Updates to Nestle/Fryeburg and Syria/Maine virus stories
In today's Portland Press Herald I offer updates on two stories I've been covering.
The first is updating the controversy surrounding the proposed contract between Nestle Waters North America and Fryeburg, Maine's (privately-held) water utility. As reported earlier this month, the case is in jeopardy because of an unusual number of conflicts of interest amongst the regulators tasked with reviewing the case. The key regulatory figure, today's story reports, has postponed a self-imposed deadline to decide if he will recuse himself.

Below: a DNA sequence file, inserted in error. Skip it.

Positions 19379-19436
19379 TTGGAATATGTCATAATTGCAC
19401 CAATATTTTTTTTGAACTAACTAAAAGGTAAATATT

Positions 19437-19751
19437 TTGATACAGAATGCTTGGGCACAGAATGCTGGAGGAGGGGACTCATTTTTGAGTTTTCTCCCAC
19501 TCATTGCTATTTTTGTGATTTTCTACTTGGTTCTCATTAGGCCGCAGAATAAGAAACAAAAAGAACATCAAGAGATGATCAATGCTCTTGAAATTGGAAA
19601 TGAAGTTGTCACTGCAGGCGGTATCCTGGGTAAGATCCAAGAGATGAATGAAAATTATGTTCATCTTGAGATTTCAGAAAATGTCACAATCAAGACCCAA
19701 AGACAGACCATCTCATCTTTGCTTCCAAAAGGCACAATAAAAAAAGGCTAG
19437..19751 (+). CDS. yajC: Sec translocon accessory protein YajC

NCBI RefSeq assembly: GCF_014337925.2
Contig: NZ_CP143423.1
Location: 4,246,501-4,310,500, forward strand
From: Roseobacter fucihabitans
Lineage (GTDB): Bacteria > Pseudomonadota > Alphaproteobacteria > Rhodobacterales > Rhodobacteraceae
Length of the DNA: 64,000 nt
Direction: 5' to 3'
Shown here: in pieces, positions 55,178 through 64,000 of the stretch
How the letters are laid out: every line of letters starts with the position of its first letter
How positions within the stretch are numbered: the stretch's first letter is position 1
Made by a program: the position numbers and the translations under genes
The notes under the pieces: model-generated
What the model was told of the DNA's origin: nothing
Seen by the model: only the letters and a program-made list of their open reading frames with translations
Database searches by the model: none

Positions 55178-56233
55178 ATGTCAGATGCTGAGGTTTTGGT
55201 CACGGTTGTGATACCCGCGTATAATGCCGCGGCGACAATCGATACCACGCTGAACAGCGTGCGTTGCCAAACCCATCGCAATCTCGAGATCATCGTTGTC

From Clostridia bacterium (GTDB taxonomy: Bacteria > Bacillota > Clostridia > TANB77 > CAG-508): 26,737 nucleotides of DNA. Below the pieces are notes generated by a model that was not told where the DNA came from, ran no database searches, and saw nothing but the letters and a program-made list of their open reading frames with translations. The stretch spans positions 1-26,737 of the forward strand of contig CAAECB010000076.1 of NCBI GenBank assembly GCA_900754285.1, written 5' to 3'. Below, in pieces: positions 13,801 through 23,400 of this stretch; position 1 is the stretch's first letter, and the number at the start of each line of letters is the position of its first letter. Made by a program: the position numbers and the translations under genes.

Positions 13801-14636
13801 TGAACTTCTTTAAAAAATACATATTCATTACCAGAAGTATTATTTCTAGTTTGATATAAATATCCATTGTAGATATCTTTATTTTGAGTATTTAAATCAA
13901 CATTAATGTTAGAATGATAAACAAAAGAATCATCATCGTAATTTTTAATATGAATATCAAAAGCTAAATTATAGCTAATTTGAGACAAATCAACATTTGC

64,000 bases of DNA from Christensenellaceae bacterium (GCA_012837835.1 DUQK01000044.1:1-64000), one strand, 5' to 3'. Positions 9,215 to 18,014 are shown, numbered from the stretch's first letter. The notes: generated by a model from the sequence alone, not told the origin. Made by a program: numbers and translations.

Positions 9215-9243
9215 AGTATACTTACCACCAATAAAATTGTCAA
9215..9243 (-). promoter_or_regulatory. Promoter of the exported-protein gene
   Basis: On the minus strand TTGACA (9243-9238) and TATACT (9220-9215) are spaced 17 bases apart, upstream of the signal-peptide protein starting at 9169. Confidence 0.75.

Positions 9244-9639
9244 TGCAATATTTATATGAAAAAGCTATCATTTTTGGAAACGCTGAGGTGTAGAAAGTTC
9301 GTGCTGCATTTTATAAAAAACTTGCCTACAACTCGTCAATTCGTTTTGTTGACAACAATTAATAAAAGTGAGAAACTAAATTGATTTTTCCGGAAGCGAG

The second is on Maine Biological Laboratories, a firm that shipped Newcastle disease vaccines to Syria in 2001-2002 in violation of federal laws and regulations. As reported last week, Newcastle disease has been the subject of past bioweapons researcher's efforts to create a weapon to use against an enemy's poultry industry. (The disease is not a threat to humans.) But in today's story an expert explains why the form and state of the viruses sent to Syria in MBL's vaccines almost certainly wouldn't have been useful to such researchers.
I am an award-winning journalist and author of American Nations, American Character, Ocean's End, The Lobster Coast, and The Republic of Pirates. I'm a staffer at the Portland Press Herald, where I won a 2012 George Polk Award for my investigative reporting and was named a 2016 Pulitzer Prize finalist.